Royal Court production of Kane's 1998 'Blasted'Twitter/(@royalcourt)

Content Note: This article contains detailed discussion of trauma and mentions of sexual assault

By its nature, theatre is both a transient art medium and one of community - performances can be fleeting but emotionally poignant, and we are all aware that the intimate time we share is limited to just a couple of hours. Theatre has also frequently been a means through which to explore traumatic events, such as with Sarah Kane’s harrowing 1998 play Crave. But how fair is this to survivors of trauma? Does this help foster a sense of community and compassion, or hinder it?

“An important marker of cultural shift towards greater empathy in theatre” 

Crave explicitly lacks a sense of community, and Kane’s choice to make her play devoid of most context, save the vague indication of an occurrence “Somewhere outside of the city” and “Three summers ago”, makes it challenging for us to establish relationships between characters. Even the continuity of any one character’s experiences, particularly as abuse victim C remarks that, “He [A] needs to have a secret”, is brought into question: the play, despite taking place in only one act, has a frenetic and fractal sense of time. This allows for the “secret” to be an all-but-indecipherable threat hiding between the lines, until A reveals it in his monologue. Here the audience is exposed to the effects of trauma and the transience of memory working in tandem to obscure C’s understanding of her past, and, in doing so, denying both the character and the audience any definitive sense of community.

“The play, despite taking place in only one act, has a frenetic and fractal sense of time”

Even the characters themselves are lacking distinct identities, defined only by an initial. Interestingly, an interview with Kane revealed that she had specific intentions in mind for the characters and their single-letter names. She named A, C’s abuser, with that initial because “they are the same thing: author and abuser”. The audience is not aware of this intention, yet this betrays Kane’s mindset as one that proactively diverts responsibility from the audience and to herself instead - the author and abuser are assimilated in a way that would imply she takes responsibility for the trauma C suffers. Yet in not making this obvious to the audience, Kane not only slyly denies us the ability to ever form a complete judgement but deprives us of even the agency to attempt to.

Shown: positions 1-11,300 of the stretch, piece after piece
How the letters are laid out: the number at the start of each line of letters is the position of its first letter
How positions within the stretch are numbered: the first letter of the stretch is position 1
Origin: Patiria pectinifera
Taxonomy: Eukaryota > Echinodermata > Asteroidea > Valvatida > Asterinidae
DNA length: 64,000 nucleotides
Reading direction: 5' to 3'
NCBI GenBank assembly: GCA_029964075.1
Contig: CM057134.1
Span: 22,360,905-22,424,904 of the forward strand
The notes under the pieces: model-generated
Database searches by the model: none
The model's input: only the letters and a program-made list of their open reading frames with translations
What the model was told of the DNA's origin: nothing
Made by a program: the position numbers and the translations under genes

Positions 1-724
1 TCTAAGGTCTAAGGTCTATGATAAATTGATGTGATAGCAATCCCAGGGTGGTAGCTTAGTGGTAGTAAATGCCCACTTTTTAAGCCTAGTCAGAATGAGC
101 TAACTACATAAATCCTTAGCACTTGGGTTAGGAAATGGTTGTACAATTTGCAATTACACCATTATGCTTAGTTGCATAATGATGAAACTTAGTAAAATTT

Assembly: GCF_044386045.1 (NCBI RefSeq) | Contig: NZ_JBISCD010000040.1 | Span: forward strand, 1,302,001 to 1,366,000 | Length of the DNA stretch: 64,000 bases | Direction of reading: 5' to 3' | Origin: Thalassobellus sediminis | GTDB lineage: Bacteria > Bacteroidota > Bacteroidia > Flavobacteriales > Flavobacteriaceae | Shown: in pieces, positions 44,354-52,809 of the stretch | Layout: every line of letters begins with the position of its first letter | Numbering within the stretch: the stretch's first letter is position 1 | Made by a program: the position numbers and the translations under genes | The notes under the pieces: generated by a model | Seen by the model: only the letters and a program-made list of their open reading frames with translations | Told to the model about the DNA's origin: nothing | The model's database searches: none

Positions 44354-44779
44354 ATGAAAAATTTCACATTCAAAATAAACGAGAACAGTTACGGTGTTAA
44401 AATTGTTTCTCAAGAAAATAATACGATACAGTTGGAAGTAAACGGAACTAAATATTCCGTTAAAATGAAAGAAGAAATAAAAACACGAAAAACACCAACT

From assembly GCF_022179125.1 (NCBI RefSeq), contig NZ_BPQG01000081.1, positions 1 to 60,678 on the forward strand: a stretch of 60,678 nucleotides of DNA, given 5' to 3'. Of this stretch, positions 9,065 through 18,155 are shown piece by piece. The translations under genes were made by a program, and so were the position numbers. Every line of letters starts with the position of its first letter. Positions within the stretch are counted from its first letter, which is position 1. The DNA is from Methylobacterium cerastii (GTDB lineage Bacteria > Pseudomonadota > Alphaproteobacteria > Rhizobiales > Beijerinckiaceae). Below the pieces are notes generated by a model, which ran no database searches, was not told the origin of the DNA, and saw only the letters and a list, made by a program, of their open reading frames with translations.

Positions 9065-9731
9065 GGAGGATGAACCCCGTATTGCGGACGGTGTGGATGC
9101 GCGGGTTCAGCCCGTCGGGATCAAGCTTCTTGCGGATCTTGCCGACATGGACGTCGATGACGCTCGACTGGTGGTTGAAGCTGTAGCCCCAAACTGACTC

Sarah Kane Twitter/(@SarahKaneSaid)

Furthermore, Kane published this play under the pseudonym ‘Marie Kelvedon’ in an effort to not be recognised for her earlier work, Blasted, which she lamented that, for some of its violence, had attracted more media attention than a real-life rape. It is perhaps then unsurprising that decisions like these that have consolidated Kane’s reputation as a revered, provocative feminist playwright; by radically removing aspects of community, this allows the audience’s sole focus to be on her characters’ plight, thus making this a sensitive exploration of trauma. Additionally, Kane’s play can be interpreted as a reclamatory story when C is considered to be the ‘main’ character. This is found from the very beginning of the play, which C opens with the blunt declaration, “You’re dead to me”. The lack of exposition makes it impossible for the audience to know who this line is directed at, but immediately establishes a bitter tone and could cause an audience to find the character scornful and melodramatic. This may cause issues with the perceived validity of some characters’ suffering compared to others; each character’s traumatic experiences and their repercussions can only be perceived with relativity to their audience.


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However, the impact of Crave on the world beyond its characters must not be underestimated; it was quickly declared to be a “stunning achievement” that made Kane “without a doubt the most performed new writer on the international circuit”, and thus an important marker of cultural shift towards greater empathy in theatre. This offers an effective argument for trauma-centric theatre, as it may make the impacts more accessible to people who have not experienced it personally; Kane skilfully takes on the role of empathetic observer and educator. Indeed, this could be remarked upon as a strength for discussing trauma rather than a weakness - with this play being largely well-received by critics, it is possible that the same community Kane tried to extricate herself from was far more supportive towards her characters than anticipated. It can therefore be said that Crave succeeds as a tender and innovative exploration of trauma - subject matter need not preclude compassion.